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August 5, 2010

Retirement Plan Fee Disclosure Continuum

The DOL’s Employee Benefit Security Administration has been working on a multi-faceted approach to ensure adequate fee disclosures payable by retirement plans.  The first prong came in the form of Schedule C reporting requirement; these requirements took effect for the 2009 plan year.  The second prong relates to fee disclosure to plan sponsors.  On July 16, 2010, the DOL issued interim final regulations addressing fee disclosure matters by service providers.  Later this year, the DOL is expected to issue regulations relating to disclosure to participants. 

The recently issued regulations will take effect for relationships in existence on July 16, 2011.  Importantly, this applies to relationships in existence, and not to contracts entered into on or after that date.  

Generally, ERISA prohibits party-in-interest transactions.  Without some exemption from this prohibited transaction, retirement plan business would be stalemated.  Historically, a prohibited transaction exemption (PTE) would apply, as long as the fee for service was reasonable and the plan sponsor had the ability to terminate, on short notice and without penalty, any relationship with a service provider.  These regulations attempt to strengthen the PTE by requiring a service provider, in addition to the above-described, to provide written disclosure (a formal written agreement is not required) describing any direct or indirect fee that it will receive from the plan. 

These rules apply to retirement plans, both defined contribution and defined benefit plans, subject to ERISA. The rules do not apply to SEPs, SIMPLEs, IRAs, non-ERISA 403(b) plans (plans sponsored by state or local governments), and plans sponsored by churches not electing to be covered by ERISA.  Also, notably, the regulations do not apply to welfare benefit plans, though, a placeholder is included in the regulations that will allow the DOL to add regulations relating to welfare benefit plans at a later time.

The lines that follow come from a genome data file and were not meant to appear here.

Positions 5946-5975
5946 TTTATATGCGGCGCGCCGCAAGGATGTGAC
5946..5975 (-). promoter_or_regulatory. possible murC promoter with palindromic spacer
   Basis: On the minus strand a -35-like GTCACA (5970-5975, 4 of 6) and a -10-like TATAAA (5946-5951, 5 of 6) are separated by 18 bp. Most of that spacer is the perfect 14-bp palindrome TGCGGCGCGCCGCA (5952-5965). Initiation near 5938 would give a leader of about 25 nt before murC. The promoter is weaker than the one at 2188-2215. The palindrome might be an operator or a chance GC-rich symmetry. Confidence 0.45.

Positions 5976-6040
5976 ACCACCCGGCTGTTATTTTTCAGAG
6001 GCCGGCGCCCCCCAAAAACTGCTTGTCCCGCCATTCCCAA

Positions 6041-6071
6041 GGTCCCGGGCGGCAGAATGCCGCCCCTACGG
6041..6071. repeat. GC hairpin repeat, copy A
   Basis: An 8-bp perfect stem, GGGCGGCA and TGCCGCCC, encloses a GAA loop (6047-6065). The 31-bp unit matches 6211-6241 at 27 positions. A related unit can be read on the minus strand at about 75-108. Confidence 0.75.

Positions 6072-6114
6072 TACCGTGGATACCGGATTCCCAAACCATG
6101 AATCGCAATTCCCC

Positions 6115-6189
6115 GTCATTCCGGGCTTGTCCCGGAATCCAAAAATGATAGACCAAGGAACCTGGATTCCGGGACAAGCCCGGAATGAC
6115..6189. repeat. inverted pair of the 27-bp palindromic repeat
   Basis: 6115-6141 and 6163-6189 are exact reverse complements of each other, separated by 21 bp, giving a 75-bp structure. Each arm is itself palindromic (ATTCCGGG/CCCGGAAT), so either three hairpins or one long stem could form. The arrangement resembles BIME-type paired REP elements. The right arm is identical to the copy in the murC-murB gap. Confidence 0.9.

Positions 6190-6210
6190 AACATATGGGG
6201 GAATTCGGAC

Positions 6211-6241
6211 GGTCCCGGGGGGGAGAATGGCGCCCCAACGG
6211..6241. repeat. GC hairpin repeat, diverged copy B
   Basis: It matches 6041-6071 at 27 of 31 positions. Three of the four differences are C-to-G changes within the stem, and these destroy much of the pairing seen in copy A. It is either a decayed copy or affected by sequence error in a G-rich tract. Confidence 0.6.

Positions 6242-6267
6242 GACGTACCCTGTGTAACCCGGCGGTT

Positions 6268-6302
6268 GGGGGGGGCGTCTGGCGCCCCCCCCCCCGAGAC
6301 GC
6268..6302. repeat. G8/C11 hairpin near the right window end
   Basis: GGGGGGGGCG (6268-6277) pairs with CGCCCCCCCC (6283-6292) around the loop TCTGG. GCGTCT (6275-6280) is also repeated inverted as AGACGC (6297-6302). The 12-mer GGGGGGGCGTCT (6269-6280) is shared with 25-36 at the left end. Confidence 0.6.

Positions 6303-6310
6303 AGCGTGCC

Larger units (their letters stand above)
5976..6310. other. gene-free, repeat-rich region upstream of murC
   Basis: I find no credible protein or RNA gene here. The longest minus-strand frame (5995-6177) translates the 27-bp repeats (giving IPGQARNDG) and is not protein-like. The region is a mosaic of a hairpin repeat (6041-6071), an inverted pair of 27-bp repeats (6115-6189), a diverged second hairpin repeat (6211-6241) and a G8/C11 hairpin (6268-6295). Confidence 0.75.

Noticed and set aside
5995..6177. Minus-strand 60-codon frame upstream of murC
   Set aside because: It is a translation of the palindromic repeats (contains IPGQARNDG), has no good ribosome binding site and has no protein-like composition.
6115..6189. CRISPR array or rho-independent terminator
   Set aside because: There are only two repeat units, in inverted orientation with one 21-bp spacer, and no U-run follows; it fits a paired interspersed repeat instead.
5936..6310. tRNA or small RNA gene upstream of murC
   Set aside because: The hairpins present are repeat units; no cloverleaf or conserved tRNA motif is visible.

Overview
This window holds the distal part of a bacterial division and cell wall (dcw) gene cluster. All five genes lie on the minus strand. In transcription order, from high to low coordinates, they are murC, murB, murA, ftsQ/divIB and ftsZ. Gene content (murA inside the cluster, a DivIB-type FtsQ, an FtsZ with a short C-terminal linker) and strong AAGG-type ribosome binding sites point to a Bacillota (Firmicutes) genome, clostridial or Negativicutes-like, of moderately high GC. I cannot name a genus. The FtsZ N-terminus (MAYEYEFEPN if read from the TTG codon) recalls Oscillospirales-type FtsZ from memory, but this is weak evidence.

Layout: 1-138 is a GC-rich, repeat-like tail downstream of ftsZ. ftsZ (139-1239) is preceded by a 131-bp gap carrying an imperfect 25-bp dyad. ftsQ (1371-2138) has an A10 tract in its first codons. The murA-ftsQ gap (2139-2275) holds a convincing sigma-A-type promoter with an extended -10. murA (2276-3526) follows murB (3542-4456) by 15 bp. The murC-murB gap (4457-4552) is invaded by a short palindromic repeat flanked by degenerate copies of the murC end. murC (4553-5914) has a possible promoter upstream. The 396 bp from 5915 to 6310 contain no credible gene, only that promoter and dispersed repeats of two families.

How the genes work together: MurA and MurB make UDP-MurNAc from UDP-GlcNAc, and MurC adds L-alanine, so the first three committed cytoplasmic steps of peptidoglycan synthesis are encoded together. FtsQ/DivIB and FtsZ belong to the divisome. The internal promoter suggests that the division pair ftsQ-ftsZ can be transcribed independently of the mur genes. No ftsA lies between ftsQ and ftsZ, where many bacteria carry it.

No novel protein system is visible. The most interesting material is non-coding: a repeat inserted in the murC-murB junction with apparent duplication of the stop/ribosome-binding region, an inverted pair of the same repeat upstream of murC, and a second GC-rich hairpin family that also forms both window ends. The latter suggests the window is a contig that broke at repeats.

Service providers covered by these regulations are:

  • Fiduciary service providers, including registered investment advisors;
  • Record keepers and brokers providing services to participant-directed account plans; and,
  • Service providers receiving indirect compensation for services, such as consulting, accounting, auditing, actuarial, banking or TPA services.

The written disclosure from the service provider must include:

  1. A description of the fiduciary services to be provided;
  2. An explanation of the service provider’s status as a fiduciary, or registered investment adviser; and
  3. A description of the direct, or indirect, compensation to be received.

Compensation can be described in the form of a dollar amount, a percent, a per capita, or other similar descriptive. 

Any changes to the written disclosure must be provided to the plan sponsor as soon as possible, but no later than 60 days following knowledge of the change.

Failure to comply with the written disclosure can result in a prohibited transaction, but the regulations also provide some good faith exceptions, as long as any inadvertent failure to disclose is corrected within 30 days.   

There is no requirement to make the disclosure if the expected direct or indirect compensation will be less than $1,000. 

Between now and July, 2011, plan sponsors and service providers should work together to make certain that the requisite written disclosures can be accomplished.

 

The information contained in this Benefit Beat is not intended to be legal, accounting, or other professional advice, nor are these comments directed to specific situations.

As required by U.S. Treasury rules, we inform you that, unless expressly stated otherwise, any U.S. federal tax advice contained in this Benefit Beat is not intended or written to be used, and cannot be used, by any person for the purpose of avoiding any penalties that may be imposed by the Internal Revenue Service.

 

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